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 You are in: Under Secretary for Public Diplomacy and Public Affairs > Bureau of Public Affairs > Bureau of Public Affairs: Strategic Communications and Planning > Key Policy Fact Sheets > 2005

U.S. Support For Women Worldwide: Freedom, Empowerment, and Opportunity

Bureau of Public Affairs
Washington, DC
March 17, 2005

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“No society can prosper when half of its population is not allowed to contribute to its progress. Educated and empowered women are vital to democracy – and important for the development of all countries.” —First Lady Laura Bush

“We…send a clear message to the women of the world who are not yet free. As you stand for your rights and for your liberty, America stands with you.” —Secretary of State Condoleezza Rice

Afghanistan and Iraq: New Roles for Women


  • 200 U.S.-funded projects support Afghan women.
  • 18 Women’s Resource Centers nationwide provide vocational training and health care.
  • 40 % of Afghan school children are girls.
  • 27% of seats in lower house of Parliament and 17 % in upper house are reserved for women.


  • $27 million was earmarked by the U.S. Congress for Iraqi women’s programs.
  • 6 woman ministers and 7 deputy ministers serve in the Iraqi interim cabinet.
  • 31% of newly elected Iraqi National Assembly representatives are women.

The Bush Administration has made the economic, political and social advancement of women an integral part of U.S. foreign policy. The Department of State and the U.S. Agency for International Development are helping women become full participants in their societies through programs that increase women’s access to education and health care and strengthen their leadership, political and business skills.

Women in Conflict Situations

The United States has funded a major International Committee of the Red Cross project providing protection, health care and other assistance to women in conflict situations. It has strongly supported UN Security Council Resolution 1325 that highlights the central role of women in helping their societies recover and rebuild after devastating civil conflict.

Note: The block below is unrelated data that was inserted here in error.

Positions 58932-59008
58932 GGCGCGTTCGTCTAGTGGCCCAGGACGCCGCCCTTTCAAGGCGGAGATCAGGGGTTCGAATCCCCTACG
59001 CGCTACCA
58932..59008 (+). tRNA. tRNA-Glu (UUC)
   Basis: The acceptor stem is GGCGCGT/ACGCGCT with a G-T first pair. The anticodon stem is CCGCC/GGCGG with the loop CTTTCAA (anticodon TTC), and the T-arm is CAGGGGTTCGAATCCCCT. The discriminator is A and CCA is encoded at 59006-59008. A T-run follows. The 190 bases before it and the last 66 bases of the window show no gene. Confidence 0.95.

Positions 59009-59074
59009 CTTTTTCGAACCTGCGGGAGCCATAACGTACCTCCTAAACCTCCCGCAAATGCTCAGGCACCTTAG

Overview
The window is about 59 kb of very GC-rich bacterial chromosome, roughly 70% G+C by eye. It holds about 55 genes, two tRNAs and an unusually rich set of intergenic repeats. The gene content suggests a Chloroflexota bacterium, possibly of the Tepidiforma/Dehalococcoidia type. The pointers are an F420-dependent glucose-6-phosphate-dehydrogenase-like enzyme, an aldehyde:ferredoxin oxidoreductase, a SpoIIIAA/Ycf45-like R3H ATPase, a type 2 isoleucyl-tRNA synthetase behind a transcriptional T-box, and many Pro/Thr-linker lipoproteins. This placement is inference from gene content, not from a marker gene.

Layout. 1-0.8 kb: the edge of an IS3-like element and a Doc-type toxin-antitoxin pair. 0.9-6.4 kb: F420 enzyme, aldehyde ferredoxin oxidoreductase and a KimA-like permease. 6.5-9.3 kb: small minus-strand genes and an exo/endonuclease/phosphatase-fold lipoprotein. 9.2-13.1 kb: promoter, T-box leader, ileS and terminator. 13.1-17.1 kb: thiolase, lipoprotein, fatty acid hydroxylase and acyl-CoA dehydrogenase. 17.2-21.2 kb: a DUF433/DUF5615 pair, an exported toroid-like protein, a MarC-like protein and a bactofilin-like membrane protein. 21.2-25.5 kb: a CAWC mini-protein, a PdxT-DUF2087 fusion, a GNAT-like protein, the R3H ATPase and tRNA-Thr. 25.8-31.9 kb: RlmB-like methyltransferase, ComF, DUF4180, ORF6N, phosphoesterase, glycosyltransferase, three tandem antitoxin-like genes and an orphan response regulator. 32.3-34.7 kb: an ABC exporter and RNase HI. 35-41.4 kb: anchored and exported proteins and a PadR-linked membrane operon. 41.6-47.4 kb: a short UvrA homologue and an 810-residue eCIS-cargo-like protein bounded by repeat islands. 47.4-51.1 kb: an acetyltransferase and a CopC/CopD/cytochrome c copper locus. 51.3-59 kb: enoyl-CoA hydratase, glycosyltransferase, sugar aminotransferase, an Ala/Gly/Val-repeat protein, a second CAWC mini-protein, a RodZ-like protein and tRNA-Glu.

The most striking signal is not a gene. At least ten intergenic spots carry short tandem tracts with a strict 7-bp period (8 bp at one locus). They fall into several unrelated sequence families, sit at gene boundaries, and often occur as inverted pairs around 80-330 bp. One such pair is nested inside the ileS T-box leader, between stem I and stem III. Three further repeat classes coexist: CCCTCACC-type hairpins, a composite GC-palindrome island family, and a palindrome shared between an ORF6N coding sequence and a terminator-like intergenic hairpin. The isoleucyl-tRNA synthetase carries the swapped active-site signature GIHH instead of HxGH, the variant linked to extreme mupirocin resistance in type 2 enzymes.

Economic and Microenterprise Development

The United States has given more than $150 million annually for the past five years for microenterprise loans and development. The loans, 70 percent of which have gone to women, are used for the creation of grassroots businesses.


The U.S. State Department provided $933 million in 2004 for programs that protect and provide life-sustaining assistance to refugees and conflict victims, the majority of whom are women and children.

Trafficking in Persons

In 2004, the U.S. devoted $136 million to combat trafficking of women and children worldwide. The State Department issues an annual report ranking foreign government efforts to combat trafficking. Sanctions are required for countries in the lowest tier.


President Bush’s Emergency Plan forAIDS Relief is providing $15 billion over 5 years to combat HIV/AIDS — an increasing threat to women. Early successes include activities to support lifesaving drug treatment (56% of recipients are women) and to help prevent transmission from mothers to infants.

Middle East Partnership Initiative (MEPI)

MEPI, a Presidential initiative, strengthens the network of Arab women professionals in the Middle East region. It teaches skills for female leadership in community and political life through Regional Campaign Schools and helps men and women to advocate for women’s rights through education and legislative reform.

International Cooperation

In the 10 years since the Beijing Conference on Women, the U.S. has made significant progress in implementing the Beijing Platform for Action, through domestic and international programs in the areas of violence against women, poverty reduction, access to health care, and economic and political opportunity.

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